Start Licensing’s Ian Downes discovers the licensing friendly nature of Waitrose this week.
I popped into my local Waitrose this week for a pint of almond milk and left with a bagful of licensing.
Waitrose is a retailer that doesn’t often feature in licensing chatter, but my quest for milk revealed it is a licensing friendly retailer. Maybe this has been achieved by stealth as most of the licences that caught my eye were brand or personality driven ones. Despite the attention that initiatives like the Brand & Lifestyle Licensing Awards have brought to brand licensing, it is still a category of licensing that can go under the radar.
My Waitrose tour was a source of encouragement that there is a lot happening in the sector. Restaurant brand Nando’s has established itself well in the marinade category with a range of Peri Peri sauces – these featured prominently at the front of store within a barbecue and outdoor dining feature area. The sauces are developed by brand licensing specialist All About Food. It is also working with Wahaca on a range of Soft Taco Kits. Well presented in carry home packaging these kits allow consumers to create their own Wahaca style dishes at home.
Restaurant brands seem to work well at retail as they help consumers try new cuisines with confidence. Casual dining is a challenging category at the moment, so it is understandable that brands want to extend their reach into retail. It is not always clear on what basis these deals are structured. Reading the small print I think the Wahaca deal is not a traditional licensing one. The pack style also showed how important it is to develop stand out packaging and easy to use formats.
The frozen ice category aka ice lollies taps into brands. I was pleased to see some of my handiwork on show with R Whites Lemonade ice lollies displayed prominently.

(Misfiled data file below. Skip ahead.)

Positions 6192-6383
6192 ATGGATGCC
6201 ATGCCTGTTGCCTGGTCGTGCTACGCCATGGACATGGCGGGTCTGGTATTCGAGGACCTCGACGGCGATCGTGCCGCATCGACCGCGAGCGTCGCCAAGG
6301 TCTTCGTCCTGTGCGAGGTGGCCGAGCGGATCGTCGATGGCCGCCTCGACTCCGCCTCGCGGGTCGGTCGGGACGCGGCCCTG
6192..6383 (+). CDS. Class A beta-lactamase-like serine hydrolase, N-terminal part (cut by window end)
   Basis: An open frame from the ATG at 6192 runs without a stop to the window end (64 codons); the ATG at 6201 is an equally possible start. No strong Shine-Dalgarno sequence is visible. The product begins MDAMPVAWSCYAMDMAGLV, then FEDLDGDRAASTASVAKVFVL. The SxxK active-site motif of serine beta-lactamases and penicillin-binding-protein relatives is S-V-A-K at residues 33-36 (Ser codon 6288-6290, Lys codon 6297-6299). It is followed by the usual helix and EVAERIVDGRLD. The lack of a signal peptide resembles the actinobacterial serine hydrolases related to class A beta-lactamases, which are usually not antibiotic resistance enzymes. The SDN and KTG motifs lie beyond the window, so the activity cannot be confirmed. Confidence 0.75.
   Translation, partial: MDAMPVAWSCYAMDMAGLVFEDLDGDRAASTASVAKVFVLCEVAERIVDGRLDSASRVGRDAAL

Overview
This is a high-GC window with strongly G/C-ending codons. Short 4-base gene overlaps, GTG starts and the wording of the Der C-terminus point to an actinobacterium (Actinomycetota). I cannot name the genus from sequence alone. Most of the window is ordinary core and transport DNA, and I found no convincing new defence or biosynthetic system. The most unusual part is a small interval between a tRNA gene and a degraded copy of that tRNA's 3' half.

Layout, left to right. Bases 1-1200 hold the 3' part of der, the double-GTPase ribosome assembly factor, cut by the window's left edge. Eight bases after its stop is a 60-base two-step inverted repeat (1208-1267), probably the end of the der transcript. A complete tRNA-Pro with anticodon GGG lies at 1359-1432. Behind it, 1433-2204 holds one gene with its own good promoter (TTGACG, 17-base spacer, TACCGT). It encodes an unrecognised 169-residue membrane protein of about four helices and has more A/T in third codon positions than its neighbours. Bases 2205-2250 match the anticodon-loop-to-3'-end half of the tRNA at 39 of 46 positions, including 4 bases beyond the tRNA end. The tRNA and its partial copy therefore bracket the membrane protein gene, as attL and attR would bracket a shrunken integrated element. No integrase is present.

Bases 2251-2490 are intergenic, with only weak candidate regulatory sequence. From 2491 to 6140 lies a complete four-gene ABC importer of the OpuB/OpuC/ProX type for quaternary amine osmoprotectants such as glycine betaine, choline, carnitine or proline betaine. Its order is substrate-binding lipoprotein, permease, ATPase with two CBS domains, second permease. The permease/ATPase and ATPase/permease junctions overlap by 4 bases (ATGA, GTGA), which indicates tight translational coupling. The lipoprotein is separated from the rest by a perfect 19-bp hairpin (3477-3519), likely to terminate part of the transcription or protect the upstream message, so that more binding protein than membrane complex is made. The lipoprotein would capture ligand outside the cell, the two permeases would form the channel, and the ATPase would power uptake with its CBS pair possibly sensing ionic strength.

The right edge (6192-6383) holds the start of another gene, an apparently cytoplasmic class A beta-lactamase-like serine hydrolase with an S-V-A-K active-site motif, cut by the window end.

Other featured brands in this category included Cadbury’s Dairy Milk, Crunchie and also Del Monte. Taste, flavour and ingredients are important in this sector. It is no surprise to see FMCG brands extending into it successfully. The last few weeks have been a great time to be selling ice lollies…. providing you can get them from A to B quickly enough.
Celebrity chefs are still a factor in the market. Jamie Oliver leads the way and is the standout chef brand, not least as he has multiple products in store while others are generally featured sporadically on one or two lines. It remains tough to go toe to toe with more established FMCG brands that are category kings.
Examples of products featuring chefs included Paul Rankine sausages – this range is billed as a Rankine selection and billed as an Irish recipe. It is a clever way of using the chef’s heritage and linking to regional produce.
Ainsley Harriott and Levi Roots still feature on shelf in the soup and sauce categories. It is likely that these lines are now firmly embedded in store and represent good repeat business for the personalities.
Paul Hollywood’s bread mix seems to be his only line in store at the moment, while Mary Berry featured in the fresh bakery aisle with products such as a Lemon Yoghurt Loaf. I believe she is also doing well in the chilled desserts category as well.
It is tough to get traction in-store even with such high profile celebrities. Existing brands put up a strong fight to retain their shelf space often using price promotions to insulate against competition from licensed brands.
A couple of other interesting products I spotted were a range of tinned fish such as sardines from John West that were endorsed by Heart UK – the cholesterol charity. An interesting tie-up and one that I am sure other brands will be looking at. Linking a charity brand, healthy eating and FMCG products seems smart business.
I also thought Cawston Press’ use of The Very Hungry Caterpillar on a no added sugar juice range was good. A well matched character and brand partnership. Good to see character licensing being used in different ways by FMCG companies.
I also thought Marmite’s move into savoury biscuits is a smart one and the fact that the biscuits are shaped like Marmite jars was good attention to detail and plays well on the brand’s iconic status. Marmite is a brand that has been well managed in terms of food licensing with a regular raft of well thought out NPD.
Finally I would like to thank all the licensing colleagues who joined me and Paul Bufton on our guided walk around Waterloo and the South Bank. This was a fundraiser for a hike myself, Paul and Simon Gresswell are undertaking soon in aid of Mind and in memory of my son Calum. Thanks to everyone who has donated to the fundraiser.
One theme of the tour was that it is good to talk and keep in touch with each other. Licensing is a very social community, but sometimes it is nice to know that you can talk to friends and colleagues about things that might be troubling you. Keep talking.
Ian Downes runs Start Licensing, an independent brand licensing agency. His Twitter handle is @startlicensing – he would welcome your suggestions for what to look out for.